If we look at a map we see that the distance but this time on the desert between Egypt and Israel is not great yet it is very important in that it gives the children of Israel time to forget the slavery and oppression of their former home. We begin to understand that this is why the journey takes so long. While the trek is arduous physically, this is also a psychological, moral, and spiritual journey Forty years is considered to be a generation during which people change. To achieve freedom after slavery requires adaptation and we see that we do not achieve freedom just by reaching it. Mindsets and habits must be changed and God wants us to be sure that we are ready for freedom and liberty. As the children of Israel become a nation, they have new responsibilities and these include dealing with self-restraint, courage, and patience. Without that, a journey of a few hundred miles can take forty years. We indeed understand that even as they enter the land, the journey is still at the beginning.

Like in his three other Torah commentaries, Genesis, Exodus and Leviticus, Rabbi Sacks provides several looks at each Torah portion and I feel that the has left no stone unturned. He provides us with a lot to think about and to me that is the beauty of the Five Books of Moses.

 

 

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“For Two Thousand Years” by Mihail Sebastian— Haunting

Sebastian, Mihail. “For Two Thousand Years”, Other Press, 2017.

Haunting

Amos Lassen

Mihail Sebastian’s haunting 1934 novel, “For Two Thousand Years” is the story of a young Jewish student in Romania who tries to make sense of a world that has decided he doesn’t belong. He spends his days walking the streets and his nights drinking and gambling, meeting revolutionaries, zealots, lovers and libertines. What is happening in Europe casts a darkness over everything. Sebastian wrote this amid the anti-Semitism which would end his career and turn his friends and colleagues against him. He writes of and he remembers the terrible atrocities of that historic period. We read the ideological debates of the interwar period through the young man’s and we see that he is caught between anti-Semitism and Zionism and he struggles with resilience and despair, resistance and acceptance.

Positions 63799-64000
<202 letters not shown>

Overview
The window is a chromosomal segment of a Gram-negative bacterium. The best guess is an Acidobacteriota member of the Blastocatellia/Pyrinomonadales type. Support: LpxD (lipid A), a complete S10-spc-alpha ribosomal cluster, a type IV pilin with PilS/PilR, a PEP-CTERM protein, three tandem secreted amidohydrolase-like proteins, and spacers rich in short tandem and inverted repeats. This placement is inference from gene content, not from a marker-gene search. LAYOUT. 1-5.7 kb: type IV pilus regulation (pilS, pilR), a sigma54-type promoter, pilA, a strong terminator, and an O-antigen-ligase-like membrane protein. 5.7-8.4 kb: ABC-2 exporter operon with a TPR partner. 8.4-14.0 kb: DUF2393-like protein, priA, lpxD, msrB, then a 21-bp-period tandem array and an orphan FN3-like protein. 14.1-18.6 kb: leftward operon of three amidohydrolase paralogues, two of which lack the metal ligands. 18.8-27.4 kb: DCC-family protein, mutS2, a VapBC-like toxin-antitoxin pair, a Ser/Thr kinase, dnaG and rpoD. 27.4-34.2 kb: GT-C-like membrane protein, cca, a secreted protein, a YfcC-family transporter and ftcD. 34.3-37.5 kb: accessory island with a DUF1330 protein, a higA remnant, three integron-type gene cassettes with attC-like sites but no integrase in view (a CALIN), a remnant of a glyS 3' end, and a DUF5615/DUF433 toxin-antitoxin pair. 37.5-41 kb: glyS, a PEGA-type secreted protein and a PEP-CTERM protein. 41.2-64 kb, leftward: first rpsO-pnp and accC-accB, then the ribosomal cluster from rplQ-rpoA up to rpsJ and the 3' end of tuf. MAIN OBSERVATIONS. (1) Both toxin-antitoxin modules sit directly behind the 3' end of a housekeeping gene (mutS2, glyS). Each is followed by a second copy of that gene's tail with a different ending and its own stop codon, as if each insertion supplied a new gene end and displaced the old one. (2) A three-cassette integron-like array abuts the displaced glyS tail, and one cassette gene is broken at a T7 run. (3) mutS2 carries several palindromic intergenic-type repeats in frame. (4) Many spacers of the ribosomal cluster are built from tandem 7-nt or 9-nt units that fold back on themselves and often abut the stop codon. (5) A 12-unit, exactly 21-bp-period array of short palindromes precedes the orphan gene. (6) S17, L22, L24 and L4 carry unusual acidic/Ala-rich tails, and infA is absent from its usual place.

Although he faces persistent threats just to attend lectures, he feels disconnected from his Jewish peers and questions whether their activism will be worth the cost and he strives to make peace with himself in an increasingly hostile world. As he struggles against the rise of fascism, we realize that this is more than a fascinating historical document, it is also a coherent and persuasive novel.

Here are the truths about life in anti-Semitic Romania. We see that even before Hitler initiated the slaughter of European Jews, Romania had begun murdering 300,000 of its own people. While this is a fictional memoir that recreates the student’s nightlife and love affairs, friendships and betrayals, it is a look at a world that was falling apart. We feel the tension and paranoia that preceded one of the bloodiest periods in the history of the 20th century, and what is so terrifying is that the same book could have been written today. Sebastian refused to compromise his duties as a civilized human being and even during this very dark time, his prose is filled with beauty and grace.

“For Two Thousand Years” is autobiographical that gives us a glimpse into Romanian life during the years between the world wars, when the Iron Guard and Romanian anti-Semitism were on the rise. Sebastian was a non-believing Jew who managed to survive World War II and the Holocaust while maintaining friendships or relationships with virulent anti-Semitic intellectuals. How he managed to do so is what we read here. The descriptions are wonderful (if I can use such a word when thinking about that period) but what is so striking is that many of the same problems exist today. The great irony that we find here is that after having survived this terrible time, Sebastian was accidently run over by a Red Army truck in 1945.

“Distilled: A Memoir of Family, Seagram, Baseball, and Philanthropy” By Charles Bronfman and Howard Green— Thoughts on a Family

Bronfman, Charles with Howard Green. “Distilled: A Memoir of Family, Seagram, Baseball, and Philanthropy”, HarperCollins, 2017.